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‘Battles are often destructive and winning a battle can mean losing the war’

Dr Nigel Watson, chief executive of Wessex LMCs

What have been your most memorable achievements for GPs?

I have tried to move the organisation from one that looks for victories and avoids defeats.  Battles are often destructive and winning a battle can mean losing the war! Probably the most important thing I have achieved is developing a culture of positive engagement and influence, which is built  on mutual respect, common sense and being able to deliver on agreements reached.  Leading the profession at a local level is often about doing the right thing not always the popular thing.  The LMC has become a respected body with significant influence, is consulted on many issues that are outside its statutory functions and is frequently contacted by individuals or organisations who seek help and advice about policies and strategies that might have an impact on general practice.

How long has your LMC been around for?

 We have found some minutes going back to that late 1940’s but I am aware there was a committee of  Panel doctors locally in the early 1920’s

What have been its most significant moments?

Impossible to answer, so much has changed. It’s all part of a process that builds into a bigger picture.

What are your biggest challenges at the moment?

Interesting question, probably to support GPs and practices entering a period of great uncertainty with NHS change on a backdrop of rising demand and falling income.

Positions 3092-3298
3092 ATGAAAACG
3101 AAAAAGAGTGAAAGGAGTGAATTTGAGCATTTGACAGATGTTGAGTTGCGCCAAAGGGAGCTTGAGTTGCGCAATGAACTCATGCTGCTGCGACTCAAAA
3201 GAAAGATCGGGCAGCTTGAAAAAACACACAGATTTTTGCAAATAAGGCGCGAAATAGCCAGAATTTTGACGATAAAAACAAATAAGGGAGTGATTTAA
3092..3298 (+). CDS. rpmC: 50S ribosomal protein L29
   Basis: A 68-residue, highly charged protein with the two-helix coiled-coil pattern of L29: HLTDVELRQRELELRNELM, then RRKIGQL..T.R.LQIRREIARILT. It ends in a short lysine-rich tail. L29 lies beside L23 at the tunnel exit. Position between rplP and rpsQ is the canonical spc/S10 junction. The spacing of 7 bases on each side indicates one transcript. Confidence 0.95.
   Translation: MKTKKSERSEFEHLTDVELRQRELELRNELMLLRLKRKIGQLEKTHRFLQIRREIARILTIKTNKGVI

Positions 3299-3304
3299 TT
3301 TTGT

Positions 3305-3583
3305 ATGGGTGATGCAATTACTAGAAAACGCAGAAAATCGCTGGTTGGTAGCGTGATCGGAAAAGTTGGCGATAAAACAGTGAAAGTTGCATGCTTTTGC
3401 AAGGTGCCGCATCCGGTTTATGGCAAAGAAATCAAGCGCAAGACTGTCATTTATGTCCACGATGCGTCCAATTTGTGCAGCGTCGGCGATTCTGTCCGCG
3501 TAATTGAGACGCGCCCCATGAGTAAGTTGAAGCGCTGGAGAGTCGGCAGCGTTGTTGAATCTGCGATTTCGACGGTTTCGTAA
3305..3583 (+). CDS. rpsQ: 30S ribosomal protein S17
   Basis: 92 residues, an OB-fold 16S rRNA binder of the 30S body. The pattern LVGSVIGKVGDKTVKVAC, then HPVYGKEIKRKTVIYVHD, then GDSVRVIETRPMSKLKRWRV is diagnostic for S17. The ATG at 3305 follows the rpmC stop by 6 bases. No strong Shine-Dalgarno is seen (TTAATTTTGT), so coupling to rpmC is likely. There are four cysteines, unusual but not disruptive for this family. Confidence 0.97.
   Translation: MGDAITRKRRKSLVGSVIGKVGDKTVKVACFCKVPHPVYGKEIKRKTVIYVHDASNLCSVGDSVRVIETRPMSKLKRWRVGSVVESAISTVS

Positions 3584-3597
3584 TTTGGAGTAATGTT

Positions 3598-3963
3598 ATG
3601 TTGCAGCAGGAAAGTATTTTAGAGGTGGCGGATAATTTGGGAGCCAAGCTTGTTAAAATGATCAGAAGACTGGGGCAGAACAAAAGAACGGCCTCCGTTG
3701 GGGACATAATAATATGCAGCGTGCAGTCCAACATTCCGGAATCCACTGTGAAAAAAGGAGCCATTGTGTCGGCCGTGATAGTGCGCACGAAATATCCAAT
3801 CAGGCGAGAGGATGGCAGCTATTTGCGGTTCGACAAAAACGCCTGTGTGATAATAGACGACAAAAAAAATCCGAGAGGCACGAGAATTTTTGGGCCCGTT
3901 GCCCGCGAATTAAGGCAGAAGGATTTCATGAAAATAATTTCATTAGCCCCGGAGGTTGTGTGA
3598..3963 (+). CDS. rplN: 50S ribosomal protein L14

Are LMCs being involved enough in the NHS reforms?

Very involved with CCGs, PCT cluster, SHA cluster and helping translate policy into understandable language for GPs.

Why did you want to become an LMC leader?

Why is an interesting question, I always enjoyed leading and influencing change.

What do you think the future holds for LMCs?

I see a bright future for LMCs, they will be needed as much as now if not more.  We support GPs and practices as providers, we have the organisational memory. Practices who need help get some of this currently from PCTs when they don’t exist they will be coming to LMCs. Our experience is one’s colleagues can be harder on each other than PCTs are – so real risk of conflict and tension, LMC will be asked to support and resolve

Do you have any plans to celebrate the 100 year anniversary?

We are not having a dinner – we have looked to have a campaign of promoting general practice to the widest population. There will be a 100 years bulletin.